The Global X MLP ETF (NYSE:MLPA) is the newest in a small field of funds focusing on yield-happy master limited partnerships (MLPs) within the energy sector.
Its biggest boast is its expense ratio, which at 0.45% is about half that of the competition, namely the Alerian MLP ETF (NYSE:AMLP, 0.85%) and the Yorkville High Income MLP Exchange Traded Concepts (NYSE:YMLP, 0.82%) fund.
Global X CEO and Portfolio Manager Bruno del Ama touted both the asset class and the expense difference in a recent interview, saying, “These are very high-income players that a lot of investors are very attracted to. . . . And this fund is a better way to achieve that high income because, in essence, you get another 40 basis points of income that is not being deducted from what you receive from the MLPs.”
Global X is not allowed to predict what its yield might be, but the similarly constructed AMLP yields about 6%.
MLPA’s top holdings, all with 5%-plus weighting, include Magellan Midstream Partners LP (NYSE:MMP), Plains All American Pipeline LP (NYSE:PAA), Buckeye Partners LP (NYSE:BPL), Enterprise Products Partners (NYSE:EPD), Energy Transfer Partners LP (NYSE:ETP) and Enbridge Energy Partners LP (NYSE:EEP).
A world apart from energy MLPs, BlackRock (NYSE:BLK) joined Wisdom Tree in dealing with emerging-market corporate debt, launching the iShares Emerging Markets Corporate Bond Fund (BZX:CEMB) on the BATS BZX Exchange.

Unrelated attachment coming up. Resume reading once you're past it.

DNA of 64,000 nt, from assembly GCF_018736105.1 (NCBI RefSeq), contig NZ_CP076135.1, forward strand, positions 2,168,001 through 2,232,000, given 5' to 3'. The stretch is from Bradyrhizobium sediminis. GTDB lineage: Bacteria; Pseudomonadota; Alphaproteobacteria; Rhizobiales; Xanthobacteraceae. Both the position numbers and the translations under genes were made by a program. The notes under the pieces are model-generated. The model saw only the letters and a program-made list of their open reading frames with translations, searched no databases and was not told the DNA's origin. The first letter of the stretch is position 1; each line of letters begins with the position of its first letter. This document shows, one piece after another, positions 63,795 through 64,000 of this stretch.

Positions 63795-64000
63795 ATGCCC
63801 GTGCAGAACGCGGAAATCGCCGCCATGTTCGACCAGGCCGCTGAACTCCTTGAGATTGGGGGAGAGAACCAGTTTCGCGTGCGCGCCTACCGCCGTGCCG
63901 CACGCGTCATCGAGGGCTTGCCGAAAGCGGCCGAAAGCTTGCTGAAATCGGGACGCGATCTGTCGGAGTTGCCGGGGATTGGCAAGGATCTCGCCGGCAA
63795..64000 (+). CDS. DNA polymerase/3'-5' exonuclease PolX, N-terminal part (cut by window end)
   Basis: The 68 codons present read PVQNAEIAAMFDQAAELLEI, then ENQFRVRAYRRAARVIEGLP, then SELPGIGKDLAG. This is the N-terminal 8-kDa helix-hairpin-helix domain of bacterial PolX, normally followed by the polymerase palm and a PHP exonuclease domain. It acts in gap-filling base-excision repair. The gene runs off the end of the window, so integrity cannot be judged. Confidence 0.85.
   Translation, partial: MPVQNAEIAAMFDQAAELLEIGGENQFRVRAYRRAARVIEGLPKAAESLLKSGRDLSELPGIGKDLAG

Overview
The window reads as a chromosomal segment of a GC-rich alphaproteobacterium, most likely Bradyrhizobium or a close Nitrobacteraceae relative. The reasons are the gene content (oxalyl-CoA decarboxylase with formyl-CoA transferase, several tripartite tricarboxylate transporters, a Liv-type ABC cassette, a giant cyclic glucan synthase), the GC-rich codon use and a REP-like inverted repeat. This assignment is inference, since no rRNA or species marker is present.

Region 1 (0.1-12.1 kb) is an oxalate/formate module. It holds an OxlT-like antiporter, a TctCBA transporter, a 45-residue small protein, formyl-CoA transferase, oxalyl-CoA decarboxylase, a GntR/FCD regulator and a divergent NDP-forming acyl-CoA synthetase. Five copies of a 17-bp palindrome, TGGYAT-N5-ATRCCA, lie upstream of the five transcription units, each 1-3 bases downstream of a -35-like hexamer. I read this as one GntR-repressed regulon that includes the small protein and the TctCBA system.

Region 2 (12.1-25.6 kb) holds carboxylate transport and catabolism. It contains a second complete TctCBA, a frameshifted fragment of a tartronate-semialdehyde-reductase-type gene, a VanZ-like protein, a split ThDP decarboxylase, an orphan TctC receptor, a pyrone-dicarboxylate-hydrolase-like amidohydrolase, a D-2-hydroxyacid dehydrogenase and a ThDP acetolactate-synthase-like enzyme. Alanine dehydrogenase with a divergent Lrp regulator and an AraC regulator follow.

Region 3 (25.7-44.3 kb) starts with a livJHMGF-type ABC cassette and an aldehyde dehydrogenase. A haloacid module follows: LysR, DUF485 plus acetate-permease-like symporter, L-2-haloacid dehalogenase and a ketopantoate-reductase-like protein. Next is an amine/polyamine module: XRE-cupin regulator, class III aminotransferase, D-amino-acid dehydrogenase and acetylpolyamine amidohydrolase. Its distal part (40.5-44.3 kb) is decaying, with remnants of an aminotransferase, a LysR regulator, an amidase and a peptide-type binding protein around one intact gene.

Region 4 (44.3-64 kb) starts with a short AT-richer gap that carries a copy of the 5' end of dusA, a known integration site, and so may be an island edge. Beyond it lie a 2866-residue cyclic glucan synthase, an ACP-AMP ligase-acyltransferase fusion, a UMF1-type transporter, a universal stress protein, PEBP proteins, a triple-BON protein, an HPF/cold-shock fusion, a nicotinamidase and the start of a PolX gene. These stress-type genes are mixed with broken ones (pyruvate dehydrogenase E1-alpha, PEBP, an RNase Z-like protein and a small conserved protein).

CEMB tracks the Morningstar Emerging Markets Corporate Bond Index, which includes corporations in Latin America, Eastern Europe, the Middle East, Africa and Asia (ex-Japan). Individual securities must have a minimum outstanding face value of $500 million or more, and issuers must have aggregate outstanding debt of $1 billion or more. Bonds must be fixed-rate and have remaining maturity of 13 or more months at time of rebalancing, and a minimum of 36 months to maturity at time of issuance.
Lastly, Royal Bank of Scotland (NYSE:RBS) launched the RBS China Trendpilot ETN (NYSE:TCHI), which uses a systematic “trend-following” strategy to provide exposure to either the BNY Mellon China Select ADR Total Return Index or the yield on a hypothetical notional investment in three-month U.S. Treasurys.
TCHI will determine exposure based on the relative performance of the benchmark BNY Mellon index on a historical simple moving average basis. If the given China equity index closes above its 100-day SMA for three straight days, TCHI will track the return of the said index. If the index closes below the 100-day SMA for three straight days (thus signaling a downtrend), TCHI will switch exposure to Treasurys.
All in all, 95 new funds have been launched this year, according to XTF.com, though just 10 so far in April. The previous week’s offerings included a “Fallen Angel” bond ETF and an agricultural commodity fund.